ASP.NET MVC URLs for Knockout (and other MV-something Javascript Frameworks)

Here’s a way to pass ASP.NET MVC URLs to your Knockout models from an ASP.NET MVC application via HTML configuration instead of global Javascript variables. It also works with any of the other MV-something Javascript frameworks, like AngularJS, and plain Javascript. The key here is the Javascript does not have to know how to build MVC URLs. Instead, MVC is used to configure the URL that is used by Javascript.

First the view:

<div id="myForm" data-search-url='@Url.Action("Action", "Controller", new {area="optionalArea"})'>
<!-- form with bindings to the Knockout model -->
</div>

Here’s an AJAX post:

$.ajax({
  type: "POST",
  url: $("#myform").data("search-url"),
  contentType: 'application/json; charset=utf-8',
  //postData is a Javascript object with properties matching those of the .NET objet
  data: ko.toJSON(postData),
  success: function (data) {
    //handle response
  }
  error: function(xhr, ajaxOptions, thrownError) {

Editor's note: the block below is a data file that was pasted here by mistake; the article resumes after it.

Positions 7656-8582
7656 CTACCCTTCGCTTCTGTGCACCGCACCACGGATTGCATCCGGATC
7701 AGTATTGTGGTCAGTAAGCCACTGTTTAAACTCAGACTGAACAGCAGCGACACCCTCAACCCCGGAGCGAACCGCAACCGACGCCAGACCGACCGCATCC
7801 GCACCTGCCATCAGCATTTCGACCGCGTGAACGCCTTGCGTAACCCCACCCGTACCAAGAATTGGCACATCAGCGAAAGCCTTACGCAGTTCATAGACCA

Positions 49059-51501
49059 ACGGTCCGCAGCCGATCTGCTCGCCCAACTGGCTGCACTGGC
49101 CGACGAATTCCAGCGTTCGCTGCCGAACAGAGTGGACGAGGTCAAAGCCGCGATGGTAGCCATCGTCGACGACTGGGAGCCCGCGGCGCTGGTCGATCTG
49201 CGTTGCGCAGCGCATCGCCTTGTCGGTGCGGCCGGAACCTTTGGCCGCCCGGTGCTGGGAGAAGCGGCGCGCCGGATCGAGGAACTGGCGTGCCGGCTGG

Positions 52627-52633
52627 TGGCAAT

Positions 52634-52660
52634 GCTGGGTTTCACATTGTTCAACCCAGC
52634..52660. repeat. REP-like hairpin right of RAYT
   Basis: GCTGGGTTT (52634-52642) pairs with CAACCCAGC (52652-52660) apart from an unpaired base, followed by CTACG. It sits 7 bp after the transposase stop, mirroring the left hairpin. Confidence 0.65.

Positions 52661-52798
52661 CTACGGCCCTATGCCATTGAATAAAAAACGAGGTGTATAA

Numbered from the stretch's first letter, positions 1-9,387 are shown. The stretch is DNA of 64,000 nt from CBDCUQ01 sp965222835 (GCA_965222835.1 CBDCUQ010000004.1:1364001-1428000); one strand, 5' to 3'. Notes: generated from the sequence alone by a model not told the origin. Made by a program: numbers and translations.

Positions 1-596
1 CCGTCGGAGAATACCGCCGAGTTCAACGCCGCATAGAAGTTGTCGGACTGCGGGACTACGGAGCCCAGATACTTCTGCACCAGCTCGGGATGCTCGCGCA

//error handling
  }
});

If the MVC route expects parameters in the query string, an AJAX get is also straightforward:

$.ajax({
  type: "GET",
  url: $("#myform").data("search-url"),
  contentType: 'application/json; charset=utf-8',
  //query string here is ?name1=value1&name2=value2
  data: {name1: value1, name2: value2},
  success: function (data) {
    //handle response
  }
  error: function(xhr, ajaxOptions, thrownError) {
    //error handling
  }
});

You can also handle more complex routing schemes by putting placeholders in the data attribute on the view side and using replace on the Javascript side to set the parameters. For example, imagine we want a URL like “/area/controller/action/{id}”. In that case, the view would look like this:

<div id="myForm" data-search-url='@Url.Action("Action", "Controller", new {area="optionalArea", id="_id_"})'>
<!-- form with bindings to the Knockout model -->
</div>

And the AJAX call:

$.ajax({
  type: "GET",
  url: $("#myform").data("search-url").replace("_id_", idFromModel),
  contentType: 'application/json; charset=utf-8',
  success: function (data) {
    //handle response
  }
  error: function(xhr, ajaxOptions, thrownError) {
    //error handling
  }
});

The beauty of this approach is it relies completely on MVC for the format of the URL. There are absolutely no assumptions in the Javascript about the routing scheme.